If carnival barker Michael Avenatti, the former attorney for aging porn star Stormy Daniels, shows up to court in Orange County tomorrow without a lawyer, prosecutors want the judge to appoint one for him.
Or, as attorney and legal analyst Ken White puts it:
Defendant MICHAEL JOHN AVENATTI (“defendant”) is charged in a 36-count indictment with wire fraud; willful failure to pay over withheld payroll taxes; endeavoring to obstruct the administration of the Internal Revenue Code; willful failure to file tax returns; bank fraud; aggravated identity theft; and making false declarations and providing false testimony in bankruptcy proceedings. . . . After defendant appeared for his post-indictment arraignment (“PIA”) without counsel, this Court scheduled a status conference for May 7, 2019, to address defendant’s representation issues. As of the date of the instant filing, the government has received no notice or other information indicating that defendant has retained counsel or otherwise resolved his representation issues.
If defendant appears at the status conference without counsel, the Court will undoubtedly inquire as to how defendant intends to proceed. The government, however, does not believe that there is any valid reason why defendant has yet to resolve his representation issues and is concerned that defendant will seek to use such issues to unnecessarily delay this prosecution.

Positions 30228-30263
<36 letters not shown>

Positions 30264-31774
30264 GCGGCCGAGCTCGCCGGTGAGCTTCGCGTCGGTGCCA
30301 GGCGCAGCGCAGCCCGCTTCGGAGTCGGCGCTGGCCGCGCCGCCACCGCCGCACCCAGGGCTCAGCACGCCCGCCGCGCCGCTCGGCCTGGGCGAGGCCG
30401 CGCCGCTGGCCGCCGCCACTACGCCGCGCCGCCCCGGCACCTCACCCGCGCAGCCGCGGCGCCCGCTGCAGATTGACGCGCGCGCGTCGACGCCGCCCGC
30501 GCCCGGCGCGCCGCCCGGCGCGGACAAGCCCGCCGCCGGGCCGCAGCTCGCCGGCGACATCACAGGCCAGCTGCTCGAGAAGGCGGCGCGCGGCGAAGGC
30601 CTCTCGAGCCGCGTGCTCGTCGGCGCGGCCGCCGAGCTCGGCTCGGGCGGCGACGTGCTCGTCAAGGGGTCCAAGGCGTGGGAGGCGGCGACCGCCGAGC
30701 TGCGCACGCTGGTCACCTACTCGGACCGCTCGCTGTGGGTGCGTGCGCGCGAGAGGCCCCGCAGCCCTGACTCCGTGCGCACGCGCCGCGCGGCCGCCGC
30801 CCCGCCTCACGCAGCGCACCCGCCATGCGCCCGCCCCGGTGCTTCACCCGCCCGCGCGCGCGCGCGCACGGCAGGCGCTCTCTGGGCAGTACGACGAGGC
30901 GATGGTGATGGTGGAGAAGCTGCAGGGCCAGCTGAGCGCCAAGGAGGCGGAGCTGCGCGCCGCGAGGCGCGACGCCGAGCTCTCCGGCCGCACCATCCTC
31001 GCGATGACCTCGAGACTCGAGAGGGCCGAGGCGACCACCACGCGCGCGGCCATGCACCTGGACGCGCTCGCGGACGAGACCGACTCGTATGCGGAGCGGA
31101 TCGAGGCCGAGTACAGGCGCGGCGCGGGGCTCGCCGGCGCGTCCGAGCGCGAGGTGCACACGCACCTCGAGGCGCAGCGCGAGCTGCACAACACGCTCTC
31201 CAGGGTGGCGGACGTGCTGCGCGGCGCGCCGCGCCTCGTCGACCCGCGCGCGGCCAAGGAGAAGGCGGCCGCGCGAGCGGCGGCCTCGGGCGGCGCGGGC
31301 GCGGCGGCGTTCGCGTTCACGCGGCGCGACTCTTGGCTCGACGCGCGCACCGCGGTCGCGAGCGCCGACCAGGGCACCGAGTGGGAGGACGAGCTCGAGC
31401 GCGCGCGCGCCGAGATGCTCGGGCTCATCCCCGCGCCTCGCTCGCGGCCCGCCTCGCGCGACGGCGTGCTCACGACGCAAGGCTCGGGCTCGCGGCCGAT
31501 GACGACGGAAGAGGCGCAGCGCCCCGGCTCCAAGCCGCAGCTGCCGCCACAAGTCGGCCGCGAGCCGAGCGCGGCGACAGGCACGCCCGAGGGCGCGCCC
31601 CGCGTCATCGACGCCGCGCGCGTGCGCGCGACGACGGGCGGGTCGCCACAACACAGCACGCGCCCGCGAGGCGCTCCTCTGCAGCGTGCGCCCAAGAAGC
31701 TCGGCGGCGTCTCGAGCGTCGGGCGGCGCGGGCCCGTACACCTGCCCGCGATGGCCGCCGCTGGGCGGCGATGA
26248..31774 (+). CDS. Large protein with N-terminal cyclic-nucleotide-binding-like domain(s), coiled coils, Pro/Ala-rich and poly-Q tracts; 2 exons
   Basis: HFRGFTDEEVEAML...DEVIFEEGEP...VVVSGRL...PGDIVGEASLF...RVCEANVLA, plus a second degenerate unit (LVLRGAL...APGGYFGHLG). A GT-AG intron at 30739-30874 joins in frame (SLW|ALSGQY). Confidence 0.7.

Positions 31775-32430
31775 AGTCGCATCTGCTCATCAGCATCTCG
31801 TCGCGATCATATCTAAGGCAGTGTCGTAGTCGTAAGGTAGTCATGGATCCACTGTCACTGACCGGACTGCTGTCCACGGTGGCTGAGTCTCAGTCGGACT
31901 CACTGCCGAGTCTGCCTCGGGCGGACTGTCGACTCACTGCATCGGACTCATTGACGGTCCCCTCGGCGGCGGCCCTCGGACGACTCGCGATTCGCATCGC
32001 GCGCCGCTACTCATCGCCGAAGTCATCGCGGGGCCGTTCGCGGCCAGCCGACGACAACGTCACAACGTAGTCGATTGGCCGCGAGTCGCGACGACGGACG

Thus, if defendant appears without counsel, regardless of defendant’s explanation as to why he has yet to obtain counsel, the government believes the appropriate course of action would be for the Court to immediately appoint counsel to represent defendant going forward.
[T]he government submits that if defendant has not yet retained counsel to represent him in this matter, the Court should order defendant to fill out a financial affidavit, immediately appoint counsel to represent defendant, and, if appropriate, order defendant to contribute some or all of the costs of his representation.
The hyper-aggressive Avenatti is facing numerous federal charges of fraud and extortion in both New York and California.
If convicted of all charges, he faces 335 in prison.
A federal judge in Santa Ana Tuesday gave Avenatti about a week to either find a new attorney to represent him in his Orange County criminal case or to decide if he needs a public defender or wishes to represent himself.